focal point will be parallel to the axis when it's reflected.
The distance from the mirror affects the image. With an object at C, you get a real, upside
down image the same size as the object, in the same place. Between C and F, you get a
real, upside down image bigger than the object, and behind it. An object in front of F
makes a virtual image the right way up, bigger than F, behind the mirror. So hold it in
front of F for doing your eyeliner.
Ray diagram for an image in a convex mirror: 1) An incident ray parallel to the axis will
reflect so that the reflected ray seems to come from the focal point; 2) An incident ray
that can be extended to pass through the focal point will be parallel to the axis when it's
reflected. INSTRUCTIONS: 1) pick a point on the top of the object. Draw a ray going from
the object to the mirror parallel to the axis of the mirror. Make it a bold line when it's in
front of the mirror, and a dotted line when it's behind. 2) Draw another line going from
the top of the object to the mirror, passing through the focal point on the other side.
Make it dotted when it's behind the mirror. 3) The incident ray that's parallel to the axis is
reflected as if it starts at the focal point. Make sure the reflected ray meets the incident
ray at the mirror surface. 4) The incident ray that passes through the focal point is
reflected parallel to the axis. Make sure the reflected ray meets the incident ray at the
mirror surfcae.5) Mark where these two reflected rays meet behind the mirror. That's the
top of the image. 6) Repeat the process for a point on the bottom of the object.
The image in a convex mirror is always virtual, upright, smaller than the object and behind
the mirror, closer than F. The further away the object is from the mirror, the smaller the
image. You can see a wide area in a convex mirror, which is why they put them on dodgy
road corners.…read more
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LENSES (PART 1)
Light is refracted when it enters and leaves glass prisms. 1) The ray bends towards the
normal as it enters the denser medium, and away from the normal as it emerges into the
less dense medium. Try to visualise the shape of the wiggle in the diagram that can be
easier than remembering the rule in words. 2) Note that different wavelengths of light
refract by different amounts. So white light disperses into different colours as it enters a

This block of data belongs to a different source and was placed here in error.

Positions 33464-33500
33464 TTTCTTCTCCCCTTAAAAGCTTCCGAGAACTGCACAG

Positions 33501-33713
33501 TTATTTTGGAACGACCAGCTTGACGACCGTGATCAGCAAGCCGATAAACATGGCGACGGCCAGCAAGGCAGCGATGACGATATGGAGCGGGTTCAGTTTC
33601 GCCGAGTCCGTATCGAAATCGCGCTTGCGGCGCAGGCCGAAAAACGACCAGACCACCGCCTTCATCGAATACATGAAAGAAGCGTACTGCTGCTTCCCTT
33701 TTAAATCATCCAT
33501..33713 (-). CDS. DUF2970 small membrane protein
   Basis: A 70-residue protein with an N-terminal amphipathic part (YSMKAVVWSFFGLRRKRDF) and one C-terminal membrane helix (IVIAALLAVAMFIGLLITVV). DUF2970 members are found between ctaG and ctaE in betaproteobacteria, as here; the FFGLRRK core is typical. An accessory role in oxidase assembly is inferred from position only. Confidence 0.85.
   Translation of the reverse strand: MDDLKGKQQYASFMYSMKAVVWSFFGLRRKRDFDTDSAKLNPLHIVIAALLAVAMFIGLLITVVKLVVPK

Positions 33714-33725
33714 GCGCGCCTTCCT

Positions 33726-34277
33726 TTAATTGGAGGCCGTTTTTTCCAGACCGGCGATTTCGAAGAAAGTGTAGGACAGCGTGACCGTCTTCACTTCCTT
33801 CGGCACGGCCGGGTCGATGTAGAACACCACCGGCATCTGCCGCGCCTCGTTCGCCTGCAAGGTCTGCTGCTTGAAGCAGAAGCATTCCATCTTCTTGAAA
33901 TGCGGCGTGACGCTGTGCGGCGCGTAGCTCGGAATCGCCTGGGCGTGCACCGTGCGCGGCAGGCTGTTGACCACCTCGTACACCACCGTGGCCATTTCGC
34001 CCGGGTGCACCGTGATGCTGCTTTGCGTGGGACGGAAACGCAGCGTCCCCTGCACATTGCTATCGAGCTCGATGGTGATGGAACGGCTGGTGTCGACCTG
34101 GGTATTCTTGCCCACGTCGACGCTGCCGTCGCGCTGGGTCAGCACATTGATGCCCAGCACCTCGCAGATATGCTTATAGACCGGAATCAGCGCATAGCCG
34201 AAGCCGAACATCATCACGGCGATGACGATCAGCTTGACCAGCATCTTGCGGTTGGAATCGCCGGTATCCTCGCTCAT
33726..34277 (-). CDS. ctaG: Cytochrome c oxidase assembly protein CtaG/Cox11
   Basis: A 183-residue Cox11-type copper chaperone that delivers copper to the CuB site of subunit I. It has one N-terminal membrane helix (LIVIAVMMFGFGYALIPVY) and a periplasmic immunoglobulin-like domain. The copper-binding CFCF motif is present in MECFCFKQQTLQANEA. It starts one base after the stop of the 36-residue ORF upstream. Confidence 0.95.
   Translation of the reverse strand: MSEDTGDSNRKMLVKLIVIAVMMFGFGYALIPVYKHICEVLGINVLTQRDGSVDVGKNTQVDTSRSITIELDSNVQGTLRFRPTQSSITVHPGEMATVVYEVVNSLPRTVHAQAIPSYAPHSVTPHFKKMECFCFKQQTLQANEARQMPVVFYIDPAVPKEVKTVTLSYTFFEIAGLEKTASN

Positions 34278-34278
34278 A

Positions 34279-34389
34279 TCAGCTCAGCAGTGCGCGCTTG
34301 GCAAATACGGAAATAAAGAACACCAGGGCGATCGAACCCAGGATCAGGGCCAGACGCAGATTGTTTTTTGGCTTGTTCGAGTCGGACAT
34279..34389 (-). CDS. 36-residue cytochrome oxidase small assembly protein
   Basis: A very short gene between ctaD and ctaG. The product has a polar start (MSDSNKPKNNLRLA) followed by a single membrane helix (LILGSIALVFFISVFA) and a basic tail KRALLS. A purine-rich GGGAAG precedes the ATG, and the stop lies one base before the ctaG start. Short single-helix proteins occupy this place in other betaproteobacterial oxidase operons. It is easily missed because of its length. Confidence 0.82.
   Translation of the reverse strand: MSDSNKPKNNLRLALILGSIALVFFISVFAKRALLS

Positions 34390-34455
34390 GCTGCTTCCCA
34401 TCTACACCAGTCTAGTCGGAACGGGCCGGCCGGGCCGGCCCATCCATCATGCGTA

prism. A rectangular prism has parallel boundaries, so the rays bend one way as they
enter, and then bend back again by the same amount as they leave so white light
emerges. But with a triangular prism, the boundaries aren't parallel, which means the
different wavelengths don't recombine, and you get a rainbow effect.
Different lenses produce different kinds of image. There are two main types of lens
converging and diverging. They have different shapes and have opposite effects on light
rays. A converging lens is convex it bulges outwards. It causes parallel rays of light to
converge (move together) to a focus. A diverging lens is concave it caves inwards. It
causes parallel rays of light to diverge (spread out). The axis of a lens is a line passing
through the middle of the lens. The focal point of a converging lens is where rays hitting
the lens parallel to the axis all meet. The focal point of a diverging lens is the point where
rays hitting the lens parallel to the axis appear to all come from you can trace them back
until they all appear to meet up at a point behind the lens. Each lens has a focal point in
front of the lens, and one behind.
There are three rules for refraction in a converging lens: 1) An incident ray parallel to the
axis refracts through the lens and passes through the focal point on the other side. 2) An
incident ray passing through the focal point refracts through the lens and travels parallel
to the axis. 3) An incident ray passing through the centre of the lens carries on in the same
Three rules for refraction in a diverging lens: 1) An incident ray parallel to the axis refracts
through the lens, and travels in line with the focal point (so it appears to have come from
the focal point). 2) An incident ray passing towards the focal point refracts through the…read more